Sometimes we find ourselves thinking that missionary activity is reserved for the clergy only. Is this true?
It is very easy to say: ‘This is for monks or priests and since I am not a monk or a priest, I do not have any obligation to do this,’ but this is a mistake.
And here I insist on a theological understanding of mission: every person who is incorporated into the Church, into the mystical body of Christ, bears a responsibility for the Church. Every person has a vocation and of course, he or she must see in his/her heart how this will be expressed and experienced.
Of course there are different ways of participating in a missionary effort. Not all of us shall leave our countries and go somewhere in Asia or in Africa. This was a western romantic vision of mission in the 19th century. Sometimes even in the old Syndesmos gatherings we had the impression that a missionary is a person that takes a cross, and goes to the forest announcing the Gospel. This is not the style of missionary work today.
To take a concrete example: Albania is a missionary field, at least for us who are not from Albania. Our excellent collaborators are not only priests but also lay people. Our team is very small, in all – twenty people, half of it is lay people: professors, teachers, nurses, administrators, catechists, translators.
For every person today there is a possibility to do missionary work. Mission is not only for priests or monks. It is for everybody. But it is also for priests and monks.
Are local cultures a help or a hindrance in mission. And how have you reacted to local cultures in your missionary experience?
This issue of culture is a very basic one. When the Gospel meets another culture, three things happen. One part of the culture clearly you have to accept – for instance, the language. Another part of the culture you have to reject – that which does not agree with the Gospel. Some customs, vendettas, or other traditions that do not grant the same dignity to women, or to other members of the society. And there is a third part, which you have to transform. I can say to “baptize.” To use it, giving it another meaning. And this was exactly what happened in the early Church. When the Gospel came to/encountered Greek culture, it was not a simple change. Greek culture was a very complicated reality. We have to see that other cultures have their own dignity, their own interest and we must respect them.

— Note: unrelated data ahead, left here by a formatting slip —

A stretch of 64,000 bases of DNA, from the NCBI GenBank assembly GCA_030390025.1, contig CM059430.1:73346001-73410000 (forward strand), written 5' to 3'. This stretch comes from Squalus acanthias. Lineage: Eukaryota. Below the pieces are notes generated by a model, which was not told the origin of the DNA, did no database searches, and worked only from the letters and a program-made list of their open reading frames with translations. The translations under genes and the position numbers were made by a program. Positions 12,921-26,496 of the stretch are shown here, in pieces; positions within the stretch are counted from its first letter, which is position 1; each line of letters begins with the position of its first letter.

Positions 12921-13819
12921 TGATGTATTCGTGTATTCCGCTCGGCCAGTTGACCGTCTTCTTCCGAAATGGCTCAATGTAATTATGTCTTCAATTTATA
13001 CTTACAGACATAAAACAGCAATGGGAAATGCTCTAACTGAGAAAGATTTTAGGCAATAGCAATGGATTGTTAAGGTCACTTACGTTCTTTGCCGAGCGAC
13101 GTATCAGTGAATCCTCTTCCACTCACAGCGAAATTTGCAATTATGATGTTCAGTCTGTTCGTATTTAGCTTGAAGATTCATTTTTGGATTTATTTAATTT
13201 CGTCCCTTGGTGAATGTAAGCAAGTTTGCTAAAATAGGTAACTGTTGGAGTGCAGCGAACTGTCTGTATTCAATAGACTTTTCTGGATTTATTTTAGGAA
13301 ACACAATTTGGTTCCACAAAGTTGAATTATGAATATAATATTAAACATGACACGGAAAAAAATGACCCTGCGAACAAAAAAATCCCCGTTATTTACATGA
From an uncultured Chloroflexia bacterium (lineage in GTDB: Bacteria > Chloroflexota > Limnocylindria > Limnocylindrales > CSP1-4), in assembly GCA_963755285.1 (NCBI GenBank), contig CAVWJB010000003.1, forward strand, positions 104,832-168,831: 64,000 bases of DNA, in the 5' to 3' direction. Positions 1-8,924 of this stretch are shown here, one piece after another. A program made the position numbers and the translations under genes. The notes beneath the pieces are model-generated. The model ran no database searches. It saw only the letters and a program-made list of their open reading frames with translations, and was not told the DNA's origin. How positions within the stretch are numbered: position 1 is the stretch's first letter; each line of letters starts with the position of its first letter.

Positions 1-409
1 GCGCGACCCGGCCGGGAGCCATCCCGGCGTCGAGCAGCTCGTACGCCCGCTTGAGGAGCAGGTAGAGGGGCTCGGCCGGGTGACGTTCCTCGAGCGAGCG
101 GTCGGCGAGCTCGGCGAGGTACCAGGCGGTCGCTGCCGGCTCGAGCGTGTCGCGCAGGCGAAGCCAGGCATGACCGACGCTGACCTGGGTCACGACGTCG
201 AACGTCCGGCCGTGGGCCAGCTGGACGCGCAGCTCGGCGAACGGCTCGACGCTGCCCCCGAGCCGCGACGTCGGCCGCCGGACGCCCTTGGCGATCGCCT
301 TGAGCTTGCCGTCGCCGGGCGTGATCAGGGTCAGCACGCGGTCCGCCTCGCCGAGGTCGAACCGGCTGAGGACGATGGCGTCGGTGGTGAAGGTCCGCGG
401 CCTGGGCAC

When we started to think about Africa, it was in the beginning of the sixties. At that time, the general idea was that Africa was a very simple environment, tribal, primitive, and we had to go and bring European culture to it. Then I did some studies on this, and discovered that Africa is more complicated than we think.
My supervisor had asked me to write a thesis about African symbolism in relation to Orthodox symbolism. When I started my research, I discovered that I was dealing with several hundred African languages – not dialects – and that it was impossible to work on such a theme. Then I said to myself: “Let us be more humble. For all these centuries Africa was not outside the interest of God. How did He give them His witness? What are the African religion, African symbolism, the African way of relation with God?” I understood that it was important to study African religions carefully, that it is not accurate to speak about “primitives.” Our knowledge is primitive, but they are not “primitives.”